A comb is a fleshy growth or crest on the top of the head of gallinaceous birds, such as turkeys, pheasants, and domestic chickens. Its alternative name cockscomb (with several spelling variations) reflects that combs are generally larger on males than on females (a male gallinaceous bird is called a cock). There can be several fleshy protuberances on the heads and throats of gallinaceous birds, i.e. the comb, wattle, and earlobe, which collectively are called caruncles, however, in turkeys caruncle refers specifically to the fleshy nodules on the head and throat.
Chicken combs are most commonly red (but may be black or dark purple in breeds such as Silkies or Sebrights), but in other species the color may vary from light grey to deep blue or red; turkey combs can vary in color from bright red to blue.
The comb may be a reliable indicator of health or vigor and is used for mate-assessment in some poultry species.
Comb shape varies considerably depending on the breed or species of bird. The "comb" most often refers to chickens in which the most common shape is the "single comb" of a rooster from breeds such as the Leghorn. Other common comb types are the "rose comb" (e.g. the Rosecomb) or "pea comb" (e.g. the Brahma or the Araucana). Other distinctive shapes have been selectively bred for, such as the "buttercup comb" of the Sicilian Buttercup, "V combs" (popularly called "devil horn") in the Houdan and other breeds, the "cushion comb" of the Chantecler, and "walnut comb" of Malay game.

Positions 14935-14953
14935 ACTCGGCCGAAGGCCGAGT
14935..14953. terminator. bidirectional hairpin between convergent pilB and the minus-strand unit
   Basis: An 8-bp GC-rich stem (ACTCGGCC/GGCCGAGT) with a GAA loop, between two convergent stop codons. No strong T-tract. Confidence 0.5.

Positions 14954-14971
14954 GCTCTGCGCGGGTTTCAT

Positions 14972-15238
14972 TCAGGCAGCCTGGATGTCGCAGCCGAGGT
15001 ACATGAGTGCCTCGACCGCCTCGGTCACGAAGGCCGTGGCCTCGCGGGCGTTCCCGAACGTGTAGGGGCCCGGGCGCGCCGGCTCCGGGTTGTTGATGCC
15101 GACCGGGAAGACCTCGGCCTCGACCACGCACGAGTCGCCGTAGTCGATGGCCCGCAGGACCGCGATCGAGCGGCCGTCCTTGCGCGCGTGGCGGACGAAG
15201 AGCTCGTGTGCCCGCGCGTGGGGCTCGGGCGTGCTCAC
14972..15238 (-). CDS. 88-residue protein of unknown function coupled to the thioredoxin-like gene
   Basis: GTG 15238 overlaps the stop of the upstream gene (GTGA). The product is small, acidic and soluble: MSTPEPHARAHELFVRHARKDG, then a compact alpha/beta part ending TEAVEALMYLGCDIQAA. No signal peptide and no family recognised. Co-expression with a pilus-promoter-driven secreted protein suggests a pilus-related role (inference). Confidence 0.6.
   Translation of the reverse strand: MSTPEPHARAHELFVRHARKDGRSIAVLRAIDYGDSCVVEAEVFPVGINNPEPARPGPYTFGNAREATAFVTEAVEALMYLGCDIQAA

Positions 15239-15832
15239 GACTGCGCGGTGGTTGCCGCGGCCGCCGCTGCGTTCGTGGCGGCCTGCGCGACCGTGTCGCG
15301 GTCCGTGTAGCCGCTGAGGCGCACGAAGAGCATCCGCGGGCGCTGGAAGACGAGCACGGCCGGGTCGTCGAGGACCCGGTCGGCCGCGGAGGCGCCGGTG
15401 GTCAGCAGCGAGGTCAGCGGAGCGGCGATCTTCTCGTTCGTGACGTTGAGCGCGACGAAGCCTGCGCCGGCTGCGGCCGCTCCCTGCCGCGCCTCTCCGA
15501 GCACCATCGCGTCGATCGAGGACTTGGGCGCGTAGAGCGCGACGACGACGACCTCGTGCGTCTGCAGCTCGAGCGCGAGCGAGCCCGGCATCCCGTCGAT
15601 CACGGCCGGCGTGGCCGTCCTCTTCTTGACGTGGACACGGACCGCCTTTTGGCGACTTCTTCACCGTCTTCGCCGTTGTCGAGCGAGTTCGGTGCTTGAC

Combs were formerly used in French cuisine as garnishes. They were also used to prepare salpicons served in vol-au-vents, profiteroles, etc. in which they were often combined with other luxury ingredients such as truffles, sweetbreads, or morels in a cream sauce.
In Italian cuisine, combs are an important ingredient in the famous sauce called Cibreo, which also includes chicken livers, wattles, and unlaid eggs. It is used as a sauce for tagliatelle and in the molded potato-ricotta ring Cimabella con cibreo.
Rooster combs are often served in Chinese dim sum style dishes.
Because of its bright color and distinctive shape, "cockscomb" also describes various plants, including the florists' plant Celosia cristata, the meadow weed yellow rattle, sainfoin, wild poppy, lousewort, Erythronium and Erythrina crista-galli; the characteristic jester's cap; a shape of pasta (creste di galli); and so on.
- cock's comb
- Crest (feathers)
- Dubbing (poultry) - removal of the comb
- Larousse Gastronomique
- Snood (anatomy)
- Wattle (anatomy)
- "Table of Contents" (PDF). Archived from the original (PDF) on 2012-03-06. Retrieved 2014-06-09.
- Jones, E.K.M. and Prescott, N.B., (2000). Visual cues used in the choice of mate by fowl and their potential importance for the breeder industry. World's Poultry Science Journal, 56: 127-138. doi:10.1079/WPS20000010
- "The Chicken's Comb by Dave Anderson from the February/March, 2008 issue of Backyard Poultry | Raise Backyard Chickens with Backyard Poultry Magazine". Backyardpoultrymag.com. Retrieved 2014-06-09.
- Giuliano Bugialli, The Fine Art of Italian Cooking, 1977, p. 88. ISBN 0-8129-1838-X